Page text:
• Games are made out of games: each micro-game or sub-activity must be entertaining!
  • Different types of fun must be mixed in (typology according to Nicole Lazarro):
    • Hard fun (the dominant characteristic of most games): you meet a challenge, figure out the pattern, and experiment until you master it
    • Easy fun: moments of aesthetic delight
    • Visceral fun: roller coaster stomach feeling
    • Social fun: schadenfreude (= gloating feeling when a rival fails)
  • All aspects of a game are important :
    • Where and when? Context matters- platforms and past interactions influence the experience
    • How? The more sophisticated skills are needed for the challenge, the better! Shopping on eBay is more fun than on Amazon. There should be also different tools (sword or arrow?)
    • Which one? There should be a broad range of challenges.
    • What for? Feedback is essential. Success must have different outcomes. In addition, gamers shouldn’t always get what they want; loosing is important, as fun results from learning.
    • Against who? Gamers like multi-layer competition. They want to play against the game, against themselves and against each other.


  1. What do you think about Koster’s recipe for fun? Take a game you like and think it through. Which elements give you endorphin flashes?
  2. In his presentation, Koster criticizes social media. Yes, they are fun, but are they driving to participation? Let’s think again about Clay Shirky’s ideas on organizing without organizations. Are collaborative actions an interface problem, or in other terms, should they be more fun?

Alexander R. Galloway and Mushon Zer-Aviv, Kriegspiel booklet

The open source computer game Kriegsspiel is based on Guy Debord‘s 1978 board game called “The Game of War.” Debord, situationist, filmmaker and author of the Society of Spectacle, was disillusioned with the possibilities of cinema and representation, and turned toward the field of simulation.

Debord’s conceptual game design involves both elements of  classic warfare inspired by Napoleon and Clausewitz, as well as postmodern war strategics, like “counter-insurgency, urban conflict, the growing inability to distinguish between civilians and enlisted soldiers” (inspired by the Algerian war).

Kriegsspiel reinterprets Debord’s game, translating it from French to Java, and integrating contemporary “network-centric warfare,” in which “soldiers are reorganized into flexible, interconnected pods, and networks themselves are deployed as weapons on the battlefield.”

Debord believes that the game “reproduces the totality of factors that deal with war, and more generally the dialectic of all conflicts.” According to Tosca, game simulations work by a top-down approach. However, Galloway and Zer-Aviv point out that “games are both abstract totality and empirical practice. A game designer is always a legislator, an enforcer, but a game player is always something of a hacker.”


  1. Is Debord’s approach still an effective way to study the nature of conflict? What do you think about network-centric warfare (connectivity as a kind of weapon)?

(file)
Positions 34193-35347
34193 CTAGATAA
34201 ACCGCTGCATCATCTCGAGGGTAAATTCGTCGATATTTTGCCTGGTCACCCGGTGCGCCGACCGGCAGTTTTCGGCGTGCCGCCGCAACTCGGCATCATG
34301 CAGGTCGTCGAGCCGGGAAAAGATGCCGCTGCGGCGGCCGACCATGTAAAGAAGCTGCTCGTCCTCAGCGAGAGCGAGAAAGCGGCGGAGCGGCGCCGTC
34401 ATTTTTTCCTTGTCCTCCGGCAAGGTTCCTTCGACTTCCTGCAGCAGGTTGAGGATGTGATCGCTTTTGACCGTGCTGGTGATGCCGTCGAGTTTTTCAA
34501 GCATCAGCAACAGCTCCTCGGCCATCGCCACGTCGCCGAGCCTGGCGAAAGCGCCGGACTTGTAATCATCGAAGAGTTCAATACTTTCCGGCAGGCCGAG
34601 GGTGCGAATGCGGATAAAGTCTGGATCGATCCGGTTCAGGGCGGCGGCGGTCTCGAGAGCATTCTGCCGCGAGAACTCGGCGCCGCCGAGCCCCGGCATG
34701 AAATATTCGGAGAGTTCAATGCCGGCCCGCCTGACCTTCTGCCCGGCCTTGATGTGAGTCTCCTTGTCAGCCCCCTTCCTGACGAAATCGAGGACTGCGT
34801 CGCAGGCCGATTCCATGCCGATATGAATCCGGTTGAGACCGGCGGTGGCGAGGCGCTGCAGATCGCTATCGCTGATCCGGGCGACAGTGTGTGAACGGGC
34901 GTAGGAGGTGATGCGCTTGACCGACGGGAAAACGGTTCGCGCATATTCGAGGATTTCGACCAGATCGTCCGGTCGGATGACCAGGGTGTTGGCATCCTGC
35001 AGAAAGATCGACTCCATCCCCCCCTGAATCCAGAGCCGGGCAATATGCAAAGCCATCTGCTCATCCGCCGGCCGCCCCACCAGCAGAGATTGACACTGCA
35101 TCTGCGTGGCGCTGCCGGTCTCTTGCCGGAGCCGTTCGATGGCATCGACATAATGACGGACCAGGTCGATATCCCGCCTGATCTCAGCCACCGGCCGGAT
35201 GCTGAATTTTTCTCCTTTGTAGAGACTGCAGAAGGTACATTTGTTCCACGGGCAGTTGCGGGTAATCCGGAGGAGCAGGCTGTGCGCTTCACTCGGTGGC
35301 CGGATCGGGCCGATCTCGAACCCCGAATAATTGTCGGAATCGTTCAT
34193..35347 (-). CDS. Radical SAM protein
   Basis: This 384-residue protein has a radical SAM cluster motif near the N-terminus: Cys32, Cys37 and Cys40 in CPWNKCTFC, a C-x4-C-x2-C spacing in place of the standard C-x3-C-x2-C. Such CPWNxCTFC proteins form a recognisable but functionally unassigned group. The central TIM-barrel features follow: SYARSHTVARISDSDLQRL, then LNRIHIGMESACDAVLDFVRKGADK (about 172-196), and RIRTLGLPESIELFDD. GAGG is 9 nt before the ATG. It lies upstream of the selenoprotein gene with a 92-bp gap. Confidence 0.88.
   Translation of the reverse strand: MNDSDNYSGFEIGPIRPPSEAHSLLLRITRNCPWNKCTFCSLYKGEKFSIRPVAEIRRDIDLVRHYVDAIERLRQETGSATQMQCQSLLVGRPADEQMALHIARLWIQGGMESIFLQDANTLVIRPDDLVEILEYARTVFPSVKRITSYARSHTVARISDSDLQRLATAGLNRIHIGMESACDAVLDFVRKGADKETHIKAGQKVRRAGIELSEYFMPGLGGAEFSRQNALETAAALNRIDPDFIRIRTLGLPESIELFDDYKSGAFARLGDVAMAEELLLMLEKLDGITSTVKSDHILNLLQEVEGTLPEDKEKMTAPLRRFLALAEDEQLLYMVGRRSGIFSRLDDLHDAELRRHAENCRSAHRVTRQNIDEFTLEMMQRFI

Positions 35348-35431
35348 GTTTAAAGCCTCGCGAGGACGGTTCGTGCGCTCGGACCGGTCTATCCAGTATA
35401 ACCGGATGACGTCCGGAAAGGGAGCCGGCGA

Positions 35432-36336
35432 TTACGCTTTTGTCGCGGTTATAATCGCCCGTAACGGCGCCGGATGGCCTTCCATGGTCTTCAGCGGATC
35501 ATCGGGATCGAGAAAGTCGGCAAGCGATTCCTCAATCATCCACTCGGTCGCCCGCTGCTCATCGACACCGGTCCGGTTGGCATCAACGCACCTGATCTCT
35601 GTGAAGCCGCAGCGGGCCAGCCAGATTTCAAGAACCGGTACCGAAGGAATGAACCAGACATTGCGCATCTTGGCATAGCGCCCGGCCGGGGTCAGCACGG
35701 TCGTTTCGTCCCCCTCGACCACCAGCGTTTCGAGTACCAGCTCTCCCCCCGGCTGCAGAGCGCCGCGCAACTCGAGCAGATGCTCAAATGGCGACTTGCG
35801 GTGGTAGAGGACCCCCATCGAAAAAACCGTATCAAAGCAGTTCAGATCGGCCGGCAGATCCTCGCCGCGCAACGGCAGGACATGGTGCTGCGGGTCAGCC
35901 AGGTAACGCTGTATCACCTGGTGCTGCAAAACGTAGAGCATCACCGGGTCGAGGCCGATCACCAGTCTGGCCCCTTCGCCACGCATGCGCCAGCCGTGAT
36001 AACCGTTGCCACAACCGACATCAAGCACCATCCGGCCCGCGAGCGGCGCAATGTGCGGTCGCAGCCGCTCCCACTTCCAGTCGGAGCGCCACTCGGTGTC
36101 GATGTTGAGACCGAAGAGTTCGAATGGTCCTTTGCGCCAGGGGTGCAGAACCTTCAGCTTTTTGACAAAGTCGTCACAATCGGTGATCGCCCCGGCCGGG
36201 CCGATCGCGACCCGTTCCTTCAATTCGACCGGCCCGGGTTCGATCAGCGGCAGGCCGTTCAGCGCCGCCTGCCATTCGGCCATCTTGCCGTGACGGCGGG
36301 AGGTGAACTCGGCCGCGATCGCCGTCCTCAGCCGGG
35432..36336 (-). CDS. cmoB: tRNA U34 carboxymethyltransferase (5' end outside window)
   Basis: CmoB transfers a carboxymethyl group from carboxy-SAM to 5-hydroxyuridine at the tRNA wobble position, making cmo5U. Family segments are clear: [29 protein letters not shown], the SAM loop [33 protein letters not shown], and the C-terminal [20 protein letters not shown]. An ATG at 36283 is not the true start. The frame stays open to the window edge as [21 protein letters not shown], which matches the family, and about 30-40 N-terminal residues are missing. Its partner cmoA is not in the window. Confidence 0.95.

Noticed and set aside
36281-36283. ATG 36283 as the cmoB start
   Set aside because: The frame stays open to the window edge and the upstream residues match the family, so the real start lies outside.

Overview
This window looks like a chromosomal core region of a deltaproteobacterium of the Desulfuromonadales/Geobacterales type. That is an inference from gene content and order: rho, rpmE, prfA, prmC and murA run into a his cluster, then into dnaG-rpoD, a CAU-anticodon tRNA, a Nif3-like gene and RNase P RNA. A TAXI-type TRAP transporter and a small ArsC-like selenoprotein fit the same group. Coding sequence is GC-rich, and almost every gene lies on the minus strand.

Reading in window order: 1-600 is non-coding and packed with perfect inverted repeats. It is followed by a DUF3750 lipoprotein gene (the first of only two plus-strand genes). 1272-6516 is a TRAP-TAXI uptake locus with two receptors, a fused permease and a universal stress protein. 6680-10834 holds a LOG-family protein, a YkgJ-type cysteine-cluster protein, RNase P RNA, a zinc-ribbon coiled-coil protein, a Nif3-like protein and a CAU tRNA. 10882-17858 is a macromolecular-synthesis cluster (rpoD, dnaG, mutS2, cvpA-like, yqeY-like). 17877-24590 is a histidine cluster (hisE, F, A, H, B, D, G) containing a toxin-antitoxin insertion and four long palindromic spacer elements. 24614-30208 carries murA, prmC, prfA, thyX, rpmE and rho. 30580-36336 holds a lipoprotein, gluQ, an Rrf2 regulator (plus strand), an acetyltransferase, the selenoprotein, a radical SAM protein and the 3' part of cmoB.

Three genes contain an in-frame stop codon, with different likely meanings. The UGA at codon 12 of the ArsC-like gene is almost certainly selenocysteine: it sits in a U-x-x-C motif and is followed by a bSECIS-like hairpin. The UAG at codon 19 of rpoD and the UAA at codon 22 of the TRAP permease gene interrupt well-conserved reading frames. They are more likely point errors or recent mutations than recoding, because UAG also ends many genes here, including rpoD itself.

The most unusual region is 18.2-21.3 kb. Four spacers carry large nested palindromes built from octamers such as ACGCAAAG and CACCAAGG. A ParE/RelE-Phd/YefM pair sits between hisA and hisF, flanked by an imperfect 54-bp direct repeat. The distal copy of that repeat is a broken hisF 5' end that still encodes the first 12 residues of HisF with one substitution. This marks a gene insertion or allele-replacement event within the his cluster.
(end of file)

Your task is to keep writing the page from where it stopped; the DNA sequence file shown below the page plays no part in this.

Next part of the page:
2. Playing the game in the 1970′s required a pen and a pencil, with Kriegspiel, the computer establishes a set of rules. Do you see differences in the thinking and learning process?


It seems that there delicious doesn’t work properly on our blog, so here are the links to articles that could be interesting for our class discussion:

Piano Stairs- TheFunTheory. Can we change people’s behaviour for the better by making it fun to do?

Modern Warfare 2- video game keeps players hooked:  Short video that breaks with some gamer stereotypes. Interview with gamers that are sportive, have girlfriends and make 10.000USD on gaming!

CNN.com- He married a video game character. A gamer so loves his video game that he married a character in the game.

A Rape in Cyberspace. This article by Julian Dibbells analyzes the repercussions of a “cyberrape” in a multi-player computer game called LambdaMOO (for those who haven’t read it in the MCC course).

Controversial video game mimics one of the deadliest battles in Iraq. Developers and marines are working on part game, part documentary called ‘Six Days in Fallujah.’

Shoot an Iraqi‘ : Artist Wafaa Bilal talks about his project called ‘Domestic Tension’.

Representation, Simulation, Fun & filthy rich media


Travelogue (extended)

We’re deep in Travelogue 4 with some really fascinating researches proposed and some very interesting ideas for uses of the media. The rich posts are sometimes more time consuming, both on the producer and the consumer, so I want us to have enough time to explore and comment on them. That’s why I will do two things: Firstly, we will take an extra week for this travelogue, so feel free to dig deeper and not yet conclude your research next week. Second, I recommend you guys to post by Sunday (preferably earlier) and leave Monday and Tuesday for commenting. Here are some optional deadlines:

By Sunday: Post your new rich travelogue post. Remember, the content needs to be mainly non textual. By that I mean, non-typed posts. Verbal podcasts are legit. Including transcripts is more than recommended.

By Classtime: Comment on at least 4 posts. Rich comments are also legit (though not a must).

Next Week’s Topic

Required Reading:

(Very) Recommended Listening:


Optional Extra:


  • Read the two articles and listen to the talk.
  • (if you want) Highlight and annotate the article to help its accessibility for the rest of you (one § highlights shift can include more than a single highlight range).
  • Summarize it for us in a nicely accessible post to be published by Sunday 4pm, ideally running some threads between them.
  • Be prepared to present the article and lead the discussion in class.
  • Post to del.icio.us some links that expand the discussion either about the text or about key themes in it.